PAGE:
This week, Mada, a 20-something backpacker from Romania, shares why she thinks travel makes life better.
She’s been traveling around South America, drinking wine, and falling in love with life every single day.
Here’s what she had to say:
I don’t come from a restless family or even the type of family that goes on vacation more than once every couple of years. And when we do, we stay with relatives. I recall summers full of freedom at the countryside where our grandparents would let us roam free. Somehow though, I always wanted to read a book more than go play outside.
Honestly, I have no idea why I have this urge to go places and understand other cultures and people. It’s funny how I went from being completely homebound to living in four countries within five years.
I first went to the US for a bit, then moved to Belgium to finish my studies, then went to Norway to work on a project and finally settled in the Netherlands for the last three years. I have to say, I’m not against changing location again. So, when I was asked if moving abroad helped me in any way, I put together five reasons why living abroad has made my life better, check them out below:
Getting Out of My Comfort Zone
Of course, you can still move abroad and find your own people at your new destination. You can then decide to hang out with them OR you can give yourself a little push and meet new people. Local people, other expats, travelers – each one of them will unwillingly push you out of your comfort zone. Not always in a nasty “I don’t know what to do, this is so weird” kind of way, but sometimes by simply having philosophical chats after one too many glasses of wine. See, that doesn’t sound that bad, does it?
Coming from a collective culture where it’s very important to belong to a group, I found it both hard and refreshing to adapt to an individualistic society. I’ve learned tremendously about who I am by simply having to always rely on myself. It’s not fuzzy and fluffy but it’s what got me to be the woman I am today. And the confidence that grew with my independence is something I wish everybody could experience. That feeling that you’ll always land on your feet, that you got this, that’s what adulthood meant to me.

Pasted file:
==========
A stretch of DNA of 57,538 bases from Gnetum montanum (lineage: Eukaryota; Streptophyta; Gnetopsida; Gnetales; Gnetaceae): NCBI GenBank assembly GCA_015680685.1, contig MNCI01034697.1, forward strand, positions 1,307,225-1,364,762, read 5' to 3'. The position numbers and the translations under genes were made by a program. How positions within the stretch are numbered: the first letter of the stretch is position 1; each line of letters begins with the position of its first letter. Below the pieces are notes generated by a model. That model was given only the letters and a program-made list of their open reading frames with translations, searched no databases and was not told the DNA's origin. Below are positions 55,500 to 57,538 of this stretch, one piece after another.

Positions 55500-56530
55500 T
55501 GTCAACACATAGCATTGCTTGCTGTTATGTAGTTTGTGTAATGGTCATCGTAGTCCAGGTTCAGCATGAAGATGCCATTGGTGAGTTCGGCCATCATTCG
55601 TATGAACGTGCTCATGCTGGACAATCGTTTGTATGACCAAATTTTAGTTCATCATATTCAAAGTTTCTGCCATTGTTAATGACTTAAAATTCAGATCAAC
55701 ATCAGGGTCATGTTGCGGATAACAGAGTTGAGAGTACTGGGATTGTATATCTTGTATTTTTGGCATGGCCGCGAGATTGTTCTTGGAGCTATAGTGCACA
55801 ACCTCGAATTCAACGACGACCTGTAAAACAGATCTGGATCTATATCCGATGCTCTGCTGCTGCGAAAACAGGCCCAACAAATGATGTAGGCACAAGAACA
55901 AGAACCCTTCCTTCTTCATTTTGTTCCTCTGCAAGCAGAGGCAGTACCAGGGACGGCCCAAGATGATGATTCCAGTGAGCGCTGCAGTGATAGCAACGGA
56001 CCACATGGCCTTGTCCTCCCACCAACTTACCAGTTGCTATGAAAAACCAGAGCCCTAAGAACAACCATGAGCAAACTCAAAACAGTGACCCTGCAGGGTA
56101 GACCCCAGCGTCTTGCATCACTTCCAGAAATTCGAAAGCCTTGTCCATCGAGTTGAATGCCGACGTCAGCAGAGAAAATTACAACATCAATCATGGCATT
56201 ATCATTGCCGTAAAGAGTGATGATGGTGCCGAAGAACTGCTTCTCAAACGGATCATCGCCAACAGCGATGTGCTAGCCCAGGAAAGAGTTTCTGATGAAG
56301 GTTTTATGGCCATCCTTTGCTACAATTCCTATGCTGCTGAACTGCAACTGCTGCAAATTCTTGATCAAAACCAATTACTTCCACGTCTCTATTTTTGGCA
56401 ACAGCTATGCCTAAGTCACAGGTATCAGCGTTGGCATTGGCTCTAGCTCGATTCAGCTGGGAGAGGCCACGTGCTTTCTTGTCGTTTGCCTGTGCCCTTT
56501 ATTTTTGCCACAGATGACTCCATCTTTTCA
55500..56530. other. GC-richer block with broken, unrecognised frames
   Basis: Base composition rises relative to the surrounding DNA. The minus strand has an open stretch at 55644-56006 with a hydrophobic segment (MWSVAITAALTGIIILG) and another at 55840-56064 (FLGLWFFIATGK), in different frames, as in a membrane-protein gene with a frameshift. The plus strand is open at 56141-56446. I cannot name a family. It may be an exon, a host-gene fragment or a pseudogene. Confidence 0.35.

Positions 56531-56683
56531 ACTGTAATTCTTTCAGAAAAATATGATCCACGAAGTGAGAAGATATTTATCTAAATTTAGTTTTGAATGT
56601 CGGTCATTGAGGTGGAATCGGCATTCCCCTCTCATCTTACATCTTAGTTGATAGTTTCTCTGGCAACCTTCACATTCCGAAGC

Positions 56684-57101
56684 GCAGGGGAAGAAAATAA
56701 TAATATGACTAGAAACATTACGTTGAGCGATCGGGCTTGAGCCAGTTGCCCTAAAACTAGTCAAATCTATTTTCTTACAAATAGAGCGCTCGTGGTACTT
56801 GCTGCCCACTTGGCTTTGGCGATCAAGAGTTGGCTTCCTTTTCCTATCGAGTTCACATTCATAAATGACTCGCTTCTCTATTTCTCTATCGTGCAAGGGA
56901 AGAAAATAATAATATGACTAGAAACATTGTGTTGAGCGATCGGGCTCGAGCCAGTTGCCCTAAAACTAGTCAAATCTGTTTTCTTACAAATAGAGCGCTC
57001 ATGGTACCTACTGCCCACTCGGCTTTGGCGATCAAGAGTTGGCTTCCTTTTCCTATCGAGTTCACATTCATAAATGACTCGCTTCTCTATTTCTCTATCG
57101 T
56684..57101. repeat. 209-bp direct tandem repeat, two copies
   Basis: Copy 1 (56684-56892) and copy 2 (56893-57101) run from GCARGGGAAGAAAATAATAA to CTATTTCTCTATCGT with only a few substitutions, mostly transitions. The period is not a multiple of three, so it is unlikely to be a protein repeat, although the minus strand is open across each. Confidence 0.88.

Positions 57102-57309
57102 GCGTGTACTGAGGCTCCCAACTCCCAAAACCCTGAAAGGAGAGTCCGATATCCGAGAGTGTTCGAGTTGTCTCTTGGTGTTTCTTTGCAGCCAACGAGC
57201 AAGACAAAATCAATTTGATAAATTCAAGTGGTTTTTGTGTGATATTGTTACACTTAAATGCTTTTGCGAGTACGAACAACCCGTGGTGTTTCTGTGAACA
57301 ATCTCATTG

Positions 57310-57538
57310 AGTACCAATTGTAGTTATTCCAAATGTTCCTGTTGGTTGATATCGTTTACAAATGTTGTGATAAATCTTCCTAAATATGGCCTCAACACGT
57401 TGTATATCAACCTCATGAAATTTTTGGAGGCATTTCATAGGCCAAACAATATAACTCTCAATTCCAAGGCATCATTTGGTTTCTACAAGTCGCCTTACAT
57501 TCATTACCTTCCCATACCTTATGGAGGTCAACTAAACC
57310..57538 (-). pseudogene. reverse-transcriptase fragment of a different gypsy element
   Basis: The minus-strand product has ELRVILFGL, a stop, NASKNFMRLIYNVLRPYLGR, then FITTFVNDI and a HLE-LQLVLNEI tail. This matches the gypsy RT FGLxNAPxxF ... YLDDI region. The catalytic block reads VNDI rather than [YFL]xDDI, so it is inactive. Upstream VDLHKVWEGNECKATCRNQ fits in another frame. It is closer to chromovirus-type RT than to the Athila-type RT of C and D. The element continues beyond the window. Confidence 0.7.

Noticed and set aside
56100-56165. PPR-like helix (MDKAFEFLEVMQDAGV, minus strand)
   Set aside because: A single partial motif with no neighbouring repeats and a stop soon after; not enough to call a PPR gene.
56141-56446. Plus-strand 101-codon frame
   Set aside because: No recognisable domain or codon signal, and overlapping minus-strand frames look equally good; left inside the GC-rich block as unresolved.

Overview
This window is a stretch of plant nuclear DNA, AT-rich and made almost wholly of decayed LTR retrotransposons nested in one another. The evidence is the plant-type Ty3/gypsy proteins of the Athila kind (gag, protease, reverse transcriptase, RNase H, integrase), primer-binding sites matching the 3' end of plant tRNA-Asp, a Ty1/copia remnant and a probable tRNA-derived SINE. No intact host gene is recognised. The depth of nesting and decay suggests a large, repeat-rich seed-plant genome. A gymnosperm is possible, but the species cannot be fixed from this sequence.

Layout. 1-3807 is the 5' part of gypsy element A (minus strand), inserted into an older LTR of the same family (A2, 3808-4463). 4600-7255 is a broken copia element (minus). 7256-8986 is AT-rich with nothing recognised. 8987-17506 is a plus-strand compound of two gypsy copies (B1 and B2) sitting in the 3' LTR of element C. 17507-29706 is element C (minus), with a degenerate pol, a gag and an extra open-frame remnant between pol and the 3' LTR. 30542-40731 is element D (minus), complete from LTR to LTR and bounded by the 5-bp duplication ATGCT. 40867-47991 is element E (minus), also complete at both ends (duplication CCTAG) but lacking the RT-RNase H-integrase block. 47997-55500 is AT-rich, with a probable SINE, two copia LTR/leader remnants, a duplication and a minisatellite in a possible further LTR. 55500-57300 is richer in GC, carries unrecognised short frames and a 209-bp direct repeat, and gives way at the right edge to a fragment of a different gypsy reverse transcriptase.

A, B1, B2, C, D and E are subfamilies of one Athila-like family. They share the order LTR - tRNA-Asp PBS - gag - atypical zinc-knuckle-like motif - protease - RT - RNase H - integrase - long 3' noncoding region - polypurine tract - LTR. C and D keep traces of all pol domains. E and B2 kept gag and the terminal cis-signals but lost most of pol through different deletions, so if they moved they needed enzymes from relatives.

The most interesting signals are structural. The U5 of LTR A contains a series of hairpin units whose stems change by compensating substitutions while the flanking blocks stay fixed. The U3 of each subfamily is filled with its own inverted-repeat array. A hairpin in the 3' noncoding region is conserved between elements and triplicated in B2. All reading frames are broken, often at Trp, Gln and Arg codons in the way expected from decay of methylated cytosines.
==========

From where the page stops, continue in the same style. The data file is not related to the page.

Learning About The World
By meeting people from all over the world, my own ideas were challenged. I’ve always considered myself an informed human being but I learned so much through the people in my life. And when it’s all about multiculturalism, internationalism, integration, adapting to new surroundings, I often found myself to be a sponge looking for information, challenges and debates. I’m also very amused when I find similarities between cultures. In a world where we all try very hard to be unique, I find most people are incredibly similar to each other.
Americans are loud. Dutch are cheap. Norwegians are cold. Belgians are boring. Germans have no sense of humor. Romanians are gypsies. I’ve broken hundreds of stereotypes I believed in or heard of by simply being open and giving everybody, including myself, the chance to just be. And if I didn’t click with somebody, it wasn’t because they were of that particular nationality, it was because we simply weren’t on the same page.
I Traveled Beyond my Plans
I started traveling quite late by European standards, I went on my first international trip at 23. I’ve since traveled to 37 countries. Not that it matters how many countries you go to, but rather the drive you have to go places. It would’ve been way more complicated, if possible, to travel this much from my home country. But, by moving abroad, my mindset changed. From one big domestic trip a year, I was able to go on weekend trips close by and get to know different countries through the people I met and then go visit them later on.
You don’t have to move abroad. At all. But if you weren’t scared of anything, would you consider it?
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